China Economic Review recently published an article by CLB’s own Steve Dickinson on foreign investors entering into long term leases of Chinese real estate. The article is entitled Don’t play for keeps, and since it requires a paid subscription we will provide the article Steve wrote before the professional editors gussied it all up.
The Chinese real estate market remains a continuing lure to foreign investors. Though many North American and European investors have attempted to enter the market during the last decade, few have achieved solid success. Since China continues to be the strongest economy in the developing world, foreign real estate investors continue to search for the secret that will allow them to crack China’s real estate market.
One strategy gaining in popularity is to use a long-term lease instead of outright purchase for a development property.
The use of the long-term lease is designed to deal with two major issues. First, since a lease is a contract and not a transfer of an ownership interest in property, approval of long-term leases can be completed at the local level. Local level approval is both more likely and much quicker than approval at the provincial or national level, as required for ownership transfer projects. Second, the long-term lease provides access to properties that simply would not be available for development in a sale context. Throughout China, many desirable urban properties are simply not available for sale to any party, foreign or domestic. For example, in Qingdao where I live, the beautiful historic German buildings from the early 20th Century are desirable targets for upscale retail and boutique hotel development. However, as historic structures, they are not available for sale. The city is, however, quite interested in having these properties developed and they are very much amenable to having foreign investors do this. The long-term lease is the only solution to allow for such development.
Though long-term leases address these issues, their flexibility creates important legal issues that foreign real estate investors must address. Surprisingly, one of the most common issues is the difficulty in determining the actual property owner for purposes of the lease. Many leased projects are for state owned buildings that have never been converted to ownership by a specific corporation or other legal entity. Though ownership is clearly in the hands of the state, just who is authorized to act on behalf of the state can be quite unclear. The lease is often negotiated by a low-level organization, when in fact only a higher-level agency has the right to lease the property. Many of these higher authorities seldom visited the properties under their purview and when they do go there and discover that they are being leased, they have been known to insist on terminating the lease and ending the project.
The other major concern arises from a lease being a contract and not an interest in real property. A lease therefore achieves no more protection for either party than any other contract under Chinese law. Though Chinese courts are actually quite good at enforcing written contracts, there is always a degree of uncertainty in any contract setting. In a property lease situation, this uncertainty is compounded by two factors. First, since the landlord is often a government agency, it is important that the investor be comfortable that the local courts will faithfully enforce the terms of the lease. Though this should not be much of a concern in major cities like Shanghai and Beijing, it can be a factor in second and third tier cities. Second, since lease law is relatively new in China, it is difficult to predict how the courts will rule on key issues. This makes it critical to address all important issues in writing in the lease as it will rarely be possible to rely on code provisions or customary practice. This results in a long and complex lease, which is not typical in Chinese commercial practice. Landlords frequently resist signing such a complex document, which increases the uncertainty on the part of the tenant.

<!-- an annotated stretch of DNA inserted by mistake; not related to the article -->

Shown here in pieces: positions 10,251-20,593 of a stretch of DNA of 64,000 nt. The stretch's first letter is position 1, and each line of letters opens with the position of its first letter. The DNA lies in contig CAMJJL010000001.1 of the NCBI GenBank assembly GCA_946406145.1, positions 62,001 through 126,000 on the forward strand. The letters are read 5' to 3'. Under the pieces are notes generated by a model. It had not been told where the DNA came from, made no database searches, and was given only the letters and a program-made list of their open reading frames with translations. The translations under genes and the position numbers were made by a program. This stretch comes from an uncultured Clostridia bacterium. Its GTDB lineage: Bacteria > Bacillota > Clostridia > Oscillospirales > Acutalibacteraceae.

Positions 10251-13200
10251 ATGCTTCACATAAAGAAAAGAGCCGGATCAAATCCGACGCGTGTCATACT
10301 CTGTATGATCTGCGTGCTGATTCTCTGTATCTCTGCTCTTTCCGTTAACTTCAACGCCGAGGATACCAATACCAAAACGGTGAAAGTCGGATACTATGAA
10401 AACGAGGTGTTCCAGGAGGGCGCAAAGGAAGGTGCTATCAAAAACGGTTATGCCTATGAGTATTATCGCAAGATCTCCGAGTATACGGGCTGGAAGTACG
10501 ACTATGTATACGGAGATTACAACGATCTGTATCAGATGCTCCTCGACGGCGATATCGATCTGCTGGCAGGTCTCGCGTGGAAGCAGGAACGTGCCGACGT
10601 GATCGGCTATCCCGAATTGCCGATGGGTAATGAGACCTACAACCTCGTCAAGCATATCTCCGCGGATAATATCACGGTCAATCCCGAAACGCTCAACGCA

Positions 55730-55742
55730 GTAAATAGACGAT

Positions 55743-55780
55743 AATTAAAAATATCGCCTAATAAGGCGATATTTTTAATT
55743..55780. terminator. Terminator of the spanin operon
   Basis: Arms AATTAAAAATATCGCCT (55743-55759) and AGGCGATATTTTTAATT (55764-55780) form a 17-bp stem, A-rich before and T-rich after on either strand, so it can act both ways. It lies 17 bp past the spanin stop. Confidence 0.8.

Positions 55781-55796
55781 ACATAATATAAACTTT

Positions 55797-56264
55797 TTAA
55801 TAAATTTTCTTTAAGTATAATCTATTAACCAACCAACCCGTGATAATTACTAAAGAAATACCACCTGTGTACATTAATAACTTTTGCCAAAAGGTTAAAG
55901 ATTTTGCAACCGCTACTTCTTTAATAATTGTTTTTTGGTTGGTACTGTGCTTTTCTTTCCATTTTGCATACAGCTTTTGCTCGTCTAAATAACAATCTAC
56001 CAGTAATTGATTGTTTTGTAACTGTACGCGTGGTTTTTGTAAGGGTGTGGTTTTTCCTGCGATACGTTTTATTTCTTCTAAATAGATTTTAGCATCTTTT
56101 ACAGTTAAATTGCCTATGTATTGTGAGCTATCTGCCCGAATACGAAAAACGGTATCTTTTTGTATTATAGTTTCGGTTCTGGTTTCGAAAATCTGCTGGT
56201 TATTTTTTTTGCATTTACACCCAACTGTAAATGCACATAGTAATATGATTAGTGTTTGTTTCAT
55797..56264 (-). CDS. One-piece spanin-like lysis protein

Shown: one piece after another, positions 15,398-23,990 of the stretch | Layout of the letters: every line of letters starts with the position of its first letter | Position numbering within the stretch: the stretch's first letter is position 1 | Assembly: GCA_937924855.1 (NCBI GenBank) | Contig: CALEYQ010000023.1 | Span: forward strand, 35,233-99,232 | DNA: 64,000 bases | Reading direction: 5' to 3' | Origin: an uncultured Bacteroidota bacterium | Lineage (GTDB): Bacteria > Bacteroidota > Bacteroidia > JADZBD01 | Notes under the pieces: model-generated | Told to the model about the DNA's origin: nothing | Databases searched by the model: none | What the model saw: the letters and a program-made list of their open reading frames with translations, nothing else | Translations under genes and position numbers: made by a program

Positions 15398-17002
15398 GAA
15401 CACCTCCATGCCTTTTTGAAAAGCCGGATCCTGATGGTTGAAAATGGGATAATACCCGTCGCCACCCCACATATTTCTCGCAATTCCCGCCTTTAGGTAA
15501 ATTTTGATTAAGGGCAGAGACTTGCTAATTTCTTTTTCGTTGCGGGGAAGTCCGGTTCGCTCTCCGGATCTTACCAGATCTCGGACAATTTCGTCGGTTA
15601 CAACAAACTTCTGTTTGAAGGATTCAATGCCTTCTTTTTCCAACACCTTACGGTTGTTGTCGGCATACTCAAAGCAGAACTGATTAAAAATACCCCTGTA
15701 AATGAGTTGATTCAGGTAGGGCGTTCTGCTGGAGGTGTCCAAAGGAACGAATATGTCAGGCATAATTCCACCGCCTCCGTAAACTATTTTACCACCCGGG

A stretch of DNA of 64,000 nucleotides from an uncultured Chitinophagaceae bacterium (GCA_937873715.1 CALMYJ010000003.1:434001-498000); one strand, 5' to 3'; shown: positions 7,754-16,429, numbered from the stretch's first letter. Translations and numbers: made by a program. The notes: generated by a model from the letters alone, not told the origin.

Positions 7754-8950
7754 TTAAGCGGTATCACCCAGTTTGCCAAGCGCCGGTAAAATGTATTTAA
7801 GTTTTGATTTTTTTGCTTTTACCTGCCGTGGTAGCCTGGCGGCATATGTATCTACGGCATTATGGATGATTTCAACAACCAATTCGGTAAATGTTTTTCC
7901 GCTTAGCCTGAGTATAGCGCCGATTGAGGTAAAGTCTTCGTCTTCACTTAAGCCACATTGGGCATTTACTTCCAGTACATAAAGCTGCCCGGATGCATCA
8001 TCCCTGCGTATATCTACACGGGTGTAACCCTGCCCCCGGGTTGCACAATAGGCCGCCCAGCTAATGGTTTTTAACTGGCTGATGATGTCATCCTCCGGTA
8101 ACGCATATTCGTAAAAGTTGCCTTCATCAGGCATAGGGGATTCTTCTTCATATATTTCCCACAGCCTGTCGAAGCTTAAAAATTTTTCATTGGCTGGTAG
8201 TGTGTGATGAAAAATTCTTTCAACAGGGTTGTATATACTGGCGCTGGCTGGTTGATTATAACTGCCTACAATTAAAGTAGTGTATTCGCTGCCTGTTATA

Much of the uncertainty concerning the validity of a China real property lease can be resolved by formal registering the lease with the local real estate authority. Registration offers a number of benefits to the tenant. Most important, registration provides notice to third parties of the existence of the lease, which should prevent the landlord from leasing the property to a third party, an unfortunate practice that sometimes occurs in China. An additional benefit of seeking to register a lease is that the local authorities will simply refuse to register it if the landlord has no authority or if the terms are invalid. This refusal can prevent the prospective tenant from entering into a facially invalid lease.
Despite the critical importance of registering your lease, many landlords resist such registration. They do so for two primary reasons. First, the purported landlord often knows it lacks authority to enter into the lease. Second, registration of the lease ensures the landlord will be required to pay real estate taxes on the rental income. It is therefore absolutely essential at the very start of any lease negotiation to make clear that the lease must be registered.
The long term lease solves some problems with real estate development in China, but it raises other legal issues. It remains to be seen whether the lease approach will prove to be a viable real estate mechanism in China. Care in due diligence and drafting is therefore essential as foreign investors experiment with this alternative approach.